When we reimagined Aladdin and the Lamp, making Alyan and the Lamp, we worked hard on making it our own. We took the source material and changed it, keeping some, removing others, and created whole new story points. We published it and were met with incredulous outcries: “Why is Aladdin white?!”
It began an online debate we weren’t expecting. Arguments from all sides were posted. Middle Eastern light-skinned people felt insulted by the side saying he should be dark. Others were upset that we were ignoring the original story. It took us completely by surprise.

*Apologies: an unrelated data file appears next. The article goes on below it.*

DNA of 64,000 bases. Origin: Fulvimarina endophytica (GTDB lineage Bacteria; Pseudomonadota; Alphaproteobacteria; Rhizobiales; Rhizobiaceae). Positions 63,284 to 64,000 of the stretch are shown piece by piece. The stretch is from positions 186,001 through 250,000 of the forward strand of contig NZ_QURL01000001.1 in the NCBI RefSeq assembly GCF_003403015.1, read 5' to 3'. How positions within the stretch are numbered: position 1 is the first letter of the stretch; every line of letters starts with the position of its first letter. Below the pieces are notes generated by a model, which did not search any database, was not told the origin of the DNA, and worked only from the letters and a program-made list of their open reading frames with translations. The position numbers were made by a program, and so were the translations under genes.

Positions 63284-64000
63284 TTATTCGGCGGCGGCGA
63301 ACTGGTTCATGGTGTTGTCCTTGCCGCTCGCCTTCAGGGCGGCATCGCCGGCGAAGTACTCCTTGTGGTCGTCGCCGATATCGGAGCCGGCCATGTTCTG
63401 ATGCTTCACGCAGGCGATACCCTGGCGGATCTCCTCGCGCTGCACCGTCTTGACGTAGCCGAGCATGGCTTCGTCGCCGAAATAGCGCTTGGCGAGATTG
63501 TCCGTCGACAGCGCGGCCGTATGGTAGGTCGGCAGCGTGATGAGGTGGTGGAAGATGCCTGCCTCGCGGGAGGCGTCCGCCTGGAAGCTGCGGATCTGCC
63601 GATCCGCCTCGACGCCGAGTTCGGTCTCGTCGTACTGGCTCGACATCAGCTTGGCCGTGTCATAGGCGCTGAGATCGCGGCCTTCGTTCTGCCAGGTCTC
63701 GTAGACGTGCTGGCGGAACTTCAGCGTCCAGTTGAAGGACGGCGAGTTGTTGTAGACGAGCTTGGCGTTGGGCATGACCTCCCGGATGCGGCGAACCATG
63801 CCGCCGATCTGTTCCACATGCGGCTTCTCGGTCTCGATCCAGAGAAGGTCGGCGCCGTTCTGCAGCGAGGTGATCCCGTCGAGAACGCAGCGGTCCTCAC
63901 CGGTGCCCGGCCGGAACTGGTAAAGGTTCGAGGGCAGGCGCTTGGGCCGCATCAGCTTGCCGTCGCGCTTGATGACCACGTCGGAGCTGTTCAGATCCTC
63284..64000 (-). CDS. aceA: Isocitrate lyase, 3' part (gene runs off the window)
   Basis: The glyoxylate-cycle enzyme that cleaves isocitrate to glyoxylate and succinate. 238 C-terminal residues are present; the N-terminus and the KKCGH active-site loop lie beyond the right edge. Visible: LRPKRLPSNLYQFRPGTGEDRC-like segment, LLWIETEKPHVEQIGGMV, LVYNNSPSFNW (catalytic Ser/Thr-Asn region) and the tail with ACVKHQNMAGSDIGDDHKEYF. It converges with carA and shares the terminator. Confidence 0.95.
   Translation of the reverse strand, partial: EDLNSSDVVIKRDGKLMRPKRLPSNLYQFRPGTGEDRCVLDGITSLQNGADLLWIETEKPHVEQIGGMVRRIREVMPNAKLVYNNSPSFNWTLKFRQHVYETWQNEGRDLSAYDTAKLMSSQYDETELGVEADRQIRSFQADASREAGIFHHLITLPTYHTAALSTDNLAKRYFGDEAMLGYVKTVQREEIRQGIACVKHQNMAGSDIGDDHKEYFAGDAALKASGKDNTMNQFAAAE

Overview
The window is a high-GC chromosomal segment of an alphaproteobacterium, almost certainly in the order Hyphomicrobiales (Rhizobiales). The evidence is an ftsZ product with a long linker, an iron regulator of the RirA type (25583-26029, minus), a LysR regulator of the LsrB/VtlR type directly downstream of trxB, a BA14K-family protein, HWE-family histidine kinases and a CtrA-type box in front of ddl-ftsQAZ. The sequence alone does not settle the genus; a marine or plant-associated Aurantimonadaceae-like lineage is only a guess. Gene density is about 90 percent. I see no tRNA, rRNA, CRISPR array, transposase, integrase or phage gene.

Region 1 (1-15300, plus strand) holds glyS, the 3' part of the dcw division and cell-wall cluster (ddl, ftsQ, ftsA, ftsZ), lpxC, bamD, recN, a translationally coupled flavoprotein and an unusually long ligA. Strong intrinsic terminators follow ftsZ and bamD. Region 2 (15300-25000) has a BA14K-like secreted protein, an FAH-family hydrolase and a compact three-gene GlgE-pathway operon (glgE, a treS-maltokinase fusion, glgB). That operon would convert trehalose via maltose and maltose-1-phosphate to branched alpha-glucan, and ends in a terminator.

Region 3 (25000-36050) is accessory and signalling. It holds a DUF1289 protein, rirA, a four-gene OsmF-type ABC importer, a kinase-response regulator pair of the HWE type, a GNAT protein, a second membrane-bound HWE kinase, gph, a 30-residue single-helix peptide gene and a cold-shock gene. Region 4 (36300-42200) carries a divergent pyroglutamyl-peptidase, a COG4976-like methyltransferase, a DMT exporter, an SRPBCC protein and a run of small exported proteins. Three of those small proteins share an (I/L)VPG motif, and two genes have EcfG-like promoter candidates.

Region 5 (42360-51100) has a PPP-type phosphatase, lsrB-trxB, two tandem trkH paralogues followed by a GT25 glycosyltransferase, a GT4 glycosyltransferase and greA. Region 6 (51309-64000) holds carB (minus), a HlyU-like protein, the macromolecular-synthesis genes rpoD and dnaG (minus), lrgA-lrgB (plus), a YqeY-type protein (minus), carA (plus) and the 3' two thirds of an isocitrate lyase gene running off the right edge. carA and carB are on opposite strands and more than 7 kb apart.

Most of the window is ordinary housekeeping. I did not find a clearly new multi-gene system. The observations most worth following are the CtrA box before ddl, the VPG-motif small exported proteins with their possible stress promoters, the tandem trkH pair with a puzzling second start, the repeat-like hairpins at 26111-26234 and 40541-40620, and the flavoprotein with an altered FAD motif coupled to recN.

Alyan isn’t white.
“What!” I hear you cry, “He clearly is!” No, he’s not, at least not in the northern European sense. He’s half-Chinese. His skin coloring is light, but not caucasian. “Why would you make him half-chinese?” I hear you again. He’s always (Disney notwithstanding) been half-Chinese. From the first appearance of Aladdin in Les Mille et Une Nuits by Antoine Galland in 1710 he has been half-Chinese. We took an element that we felt was ignored in other adaptations and had the story begin in China and move to Baghdad.
Read Alyan and the Lamp and discover for yourself.